In their newsletter Ang Bayan, the NPA said they are still fighting the government after 48 years because: “Agrarian revolution is the movement’s key solution to widespread landlessness and land starvation in the country.”
But palm oil development in the Paquibato District was stalled for reasons other than peace and order and insurgency.
“The people are not receptive to the plan,” says Chibo Tan, Regional Coordinator in the Davao area for the National Federation of Labor Unions (NAFLU), an affiliate of the progressive labor umbrella organization Kilusang Mayo Uno (KMU). “They fear displacement.”
A new push for palm oil
With the government holding intermittent peace negotiations with the NPA and their political wings, President Duterte is back pushing for investment in palm oil as an antidote to poverty and violence.
After a two-day visit to Malaysia in November 2016, Duterte stated that foreign investors are once again ready to put their money into palm oil plantations in Mindanao, and that the vast quantity of unplanted land in Paquibato is a suitable locale.
The new push for palm oil expansion in Mindanao is coming not only from the national government, but at the local level, with the Vice Mayor of Davao, Duterte’s son Paulo, and a number of City Councilors advocating new operations.
It was reported in the local press as recently as March 2017 that the Davao City Chamber of Commerce and Industry has been working with the DENR (Department of Environment and Natural Resources) to establish agribusiness ventures in the districts of Paquibato and Marilog, including palm oil, that have been designated as CBFM (Community Based Forestry Management) lands under the city’s Comprehensive Land Use Plan. The CBFM program was ostensibly created in 1995 to encourage reforestation.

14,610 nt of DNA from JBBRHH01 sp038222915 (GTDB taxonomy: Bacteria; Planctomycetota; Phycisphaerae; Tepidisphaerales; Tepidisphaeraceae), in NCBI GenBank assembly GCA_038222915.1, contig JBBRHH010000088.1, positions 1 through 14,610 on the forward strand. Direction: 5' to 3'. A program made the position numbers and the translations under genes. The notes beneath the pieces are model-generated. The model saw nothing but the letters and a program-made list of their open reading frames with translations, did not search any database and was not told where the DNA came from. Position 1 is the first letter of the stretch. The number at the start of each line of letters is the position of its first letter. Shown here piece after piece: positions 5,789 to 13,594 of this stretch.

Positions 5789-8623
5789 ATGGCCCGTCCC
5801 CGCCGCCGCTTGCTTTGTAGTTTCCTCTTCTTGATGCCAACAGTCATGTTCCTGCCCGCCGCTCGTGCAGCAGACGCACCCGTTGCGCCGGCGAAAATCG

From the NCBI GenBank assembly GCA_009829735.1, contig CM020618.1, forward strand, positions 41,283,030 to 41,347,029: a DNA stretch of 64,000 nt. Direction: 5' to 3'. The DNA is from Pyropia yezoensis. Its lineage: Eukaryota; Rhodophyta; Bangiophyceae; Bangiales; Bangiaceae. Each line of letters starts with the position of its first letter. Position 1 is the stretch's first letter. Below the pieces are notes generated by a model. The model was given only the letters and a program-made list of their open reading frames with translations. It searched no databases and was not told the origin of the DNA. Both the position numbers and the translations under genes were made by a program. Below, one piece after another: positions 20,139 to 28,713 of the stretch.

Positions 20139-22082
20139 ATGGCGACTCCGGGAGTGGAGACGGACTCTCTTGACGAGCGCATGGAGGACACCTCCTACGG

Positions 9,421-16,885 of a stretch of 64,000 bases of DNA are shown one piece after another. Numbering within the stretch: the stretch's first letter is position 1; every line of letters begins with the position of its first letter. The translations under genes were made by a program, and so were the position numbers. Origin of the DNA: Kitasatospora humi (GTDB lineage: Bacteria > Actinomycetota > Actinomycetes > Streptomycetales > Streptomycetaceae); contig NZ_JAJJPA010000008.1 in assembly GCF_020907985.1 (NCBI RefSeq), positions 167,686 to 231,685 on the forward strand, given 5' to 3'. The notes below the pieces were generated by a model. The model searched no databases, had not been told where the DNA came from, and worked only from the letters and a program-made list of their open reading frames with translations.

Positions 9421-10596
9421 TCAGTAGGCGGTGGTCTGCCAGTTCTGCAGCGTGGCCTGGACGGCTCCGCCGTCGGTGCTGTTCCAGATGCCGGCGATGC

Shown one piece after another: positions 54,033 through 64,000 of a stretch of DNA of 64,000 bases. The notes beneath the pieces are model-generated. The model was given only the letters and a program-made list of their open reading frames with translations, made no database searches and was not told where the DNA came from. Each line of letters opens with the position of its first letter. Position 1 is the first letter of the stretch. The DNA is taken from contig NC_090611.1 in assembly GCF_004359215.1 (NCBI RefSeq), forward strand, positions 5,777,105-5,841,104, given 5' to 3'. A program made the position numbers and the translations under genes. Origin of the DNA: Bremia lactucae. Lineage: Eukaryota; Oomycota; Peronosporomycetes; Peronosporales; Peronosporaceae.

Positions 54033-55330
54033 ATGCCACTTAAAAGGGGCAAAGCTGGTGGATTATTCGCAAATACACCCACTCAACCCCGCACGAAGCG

The KMP’s Pedro Arnado says there are currently ongoing talks between investors, the city government and the tribal leaders of the local indigenous peoples (called IPs or Lumad).
Regionally, economic development has been encouraged under the Davao Integrated Development Plan, a blueprint for the city and four surrounding provinces that “pursues external market-driven development” and established Davao City as the “Southern Gateway” for foreign investment.
To create a feasible environment for economic development, the Armed Forces of the Philippines (AFP) has maintained a strong presence in the hinterlands of Davao, with combat and civilian-military operations conducted by the 11th Infantry Division.
The AFP has also promoted a counter-insurgency strategy based on the U.S. Armed Forces Montangard program in Vietnam, initially through the government agency PANAMIN (Presidential Assistance for National Minorities), where local IPs are recruited, trained and armed to fight the NPA.
Tribal issues are now handled by the NCIP (National Commission on Indigenous People), according to Major Medel Aguilar of the 5th Civil Relations Service of the Armed Forces of the Philippines.
Aguilar told Mongabay that the AFP designates an officer to run the IP Desk for handling military-Lumad relations, facilitating their “Peace and Development” scheme—where the ancestral domain is “cleansed” of NPA to allow business enterprises to enter and purportedly elevate the economic level of the community.
This story was published with permission from Mongabay. Read the full story.